Patent reveals Nintendo is working on upscaling technology

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Image: Nintendo

Patents are always a pretty intriguing thing in the tech industry – sometimes they represent ideas and products that will never see the light of day, but sometimes they give clues about future publications. A fresh one US patent application could be the latter as they are technologies that could allow Nintendo to improve the graphics in its hardware.

The application opened on March 25, 2020 and was released to the public yesterday (September 30). The application is entitled “Systems and Methods for Machine-Learned Image Conversion”. In NVIDIA’s case, this is short for Deep Learning Super Sampling, which works on some of its GPUs to increase image resolution and Real-time quality with remarkable efficiency and less load on the graphics card. It’s an impressive piece of technology, and it’s been the focus of many conversations about how Nintendo could create a new Switch-style wearable device that outputs higher-resolution graphics while operating at lower power. Digital Foundry has examined this in detail.

What’s fascinating about this application is that Nintendo is clearly researching this in-house – a named party to the application is Alexandre Delattre, co-founder of Nintendo European Research and Development. The “Introduction” of the patent also recognizes that this is an area that is being explored across the industry:

Machine learning can give computers the ability to “learn” a particular task without specifically programming the computer for that task. One type of machine learning system is called convolutional neural networks (CNNs) – a class of deep learning neural networks. Such networks (and other forms of machine learning) can help, for example, to automatically recognize whether a cat can be seen in a photo. Learning takes place using thousands or millions of photos to “train” the model to recognize when a cat is in a photo. While this can be a powerful tool, the resulting processing from using a trained model (and training the model) can still be computationally intensive when deployed in a real-time environment.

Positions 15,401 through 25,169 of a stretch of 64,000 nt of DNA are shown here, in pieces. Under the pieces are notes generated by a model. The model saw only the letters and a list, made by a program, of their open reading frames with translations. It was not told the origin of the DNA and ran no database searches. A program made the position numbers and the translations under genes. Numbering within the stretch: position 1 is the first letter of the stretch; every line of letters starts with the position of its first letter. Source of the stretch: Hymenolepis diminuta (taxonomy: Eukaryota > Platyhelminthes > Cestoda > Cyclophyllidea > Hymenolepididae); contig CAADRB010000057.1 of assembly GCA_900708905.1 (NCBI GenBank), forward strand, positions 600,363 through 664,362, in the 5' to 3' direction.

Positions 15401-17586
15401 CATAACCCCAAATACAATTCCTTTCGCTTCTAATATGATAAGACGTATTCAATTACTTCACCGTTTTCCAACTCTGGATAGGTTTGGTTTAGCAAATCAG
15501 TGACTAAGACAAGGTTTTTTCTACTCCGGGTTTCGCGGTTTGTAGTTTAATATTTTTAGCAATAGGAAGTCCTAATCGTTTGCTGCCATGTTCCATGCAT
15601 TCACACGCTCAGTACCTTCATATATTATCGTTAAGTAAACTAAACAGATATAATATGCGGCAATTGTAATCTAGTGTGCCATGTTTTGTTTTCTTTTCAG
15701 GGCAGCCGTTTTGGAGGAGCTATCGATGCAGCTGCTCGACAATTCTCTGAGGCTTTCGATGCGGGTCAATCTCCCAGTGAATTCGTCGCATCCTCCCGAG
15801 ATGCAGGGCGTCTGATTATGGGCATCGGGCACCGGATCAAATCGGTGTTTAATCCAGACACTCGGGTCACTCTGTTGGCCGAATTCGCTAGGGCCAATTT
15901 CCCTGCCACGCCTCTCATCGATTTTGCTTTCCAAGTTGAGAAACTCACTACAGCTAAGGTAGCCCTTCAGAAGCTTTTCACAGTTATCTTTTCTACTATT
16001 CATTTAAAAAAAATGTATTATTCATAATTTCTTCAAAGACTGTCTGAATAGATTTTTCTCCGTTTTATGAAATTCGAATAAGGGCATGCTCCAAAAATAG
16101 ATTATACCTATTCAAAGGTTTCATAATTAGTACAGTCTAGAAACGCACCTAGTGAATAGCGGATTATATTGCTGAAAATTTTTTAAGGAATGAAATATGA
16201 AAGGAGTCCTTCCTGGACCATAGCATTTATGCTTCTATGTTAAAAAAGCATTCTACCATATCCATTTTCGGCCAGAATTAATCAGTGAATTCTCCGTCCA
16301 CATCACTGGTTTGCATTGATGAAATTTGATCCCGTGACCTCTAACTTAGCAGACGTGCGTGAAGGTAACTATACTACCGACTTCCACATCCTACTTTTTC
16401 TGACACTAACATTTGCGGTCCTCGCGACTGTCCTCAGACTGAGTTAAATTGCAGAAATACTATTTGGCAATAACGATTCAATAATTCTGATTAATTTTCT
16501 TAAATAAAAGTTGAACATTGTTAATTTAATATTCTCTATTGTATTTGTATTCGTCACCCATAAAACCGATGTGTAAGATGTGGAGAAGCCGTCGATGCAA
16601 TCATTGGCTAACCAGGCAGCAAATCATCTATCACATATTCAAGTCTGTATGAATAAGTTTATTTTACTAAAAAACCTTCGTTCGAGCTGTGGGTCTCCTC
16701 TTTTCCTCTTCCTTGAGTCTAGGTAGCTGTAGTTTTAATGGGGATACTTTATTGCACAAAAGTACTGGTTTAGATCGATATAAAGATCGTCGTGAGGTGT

Image up-conversion is a technique that converts images created in a first resolution (e.g. 540p resolution or 960 × 540 with 0.5 megapixels) to a higher resolution (e.g. 1080p resolution, 1920 × 1080, with 2, 1 megapixel). This process can be used to display first resolution images on a higher resolution display. For example, a 540p image can be displayed on a 1080p television and can (depending on the type of upconversion process) be displayed with increased graphical accuracy compared to when the 540p image is directly upscaled using traditional (e.g. linear) upscaling on a 540 TV. Different image upconversion techniques can compromise between speed (e.g., how long it takes to convert a given image) and the quality of the upconverted image. For example, if an up-converting process is performed in real time (e.g., during a video game) then the image quality of the resulting up-converted image may suffer.

Accordingly, it goes without saying that there is a constant search for new and improved techniques, systems and processes in these technology areas.

Ultimately, it should come as no surprise that Nintendo is researching machine learning upscaling, as this will likely be a determining factor in the event the company chooses to keep a Switch-style form factor and offer greater graphical fidelity in the future. It is also interesting whether Nintendo will still use NVIDIA technology in future devices; If it is developing its own solution, it may not need NVIDIA’s DSL solution. Of course, depending on what and who you believe, there are reports that ‘4K’ development units are already in the wild.

Let us know what you think in the comments!


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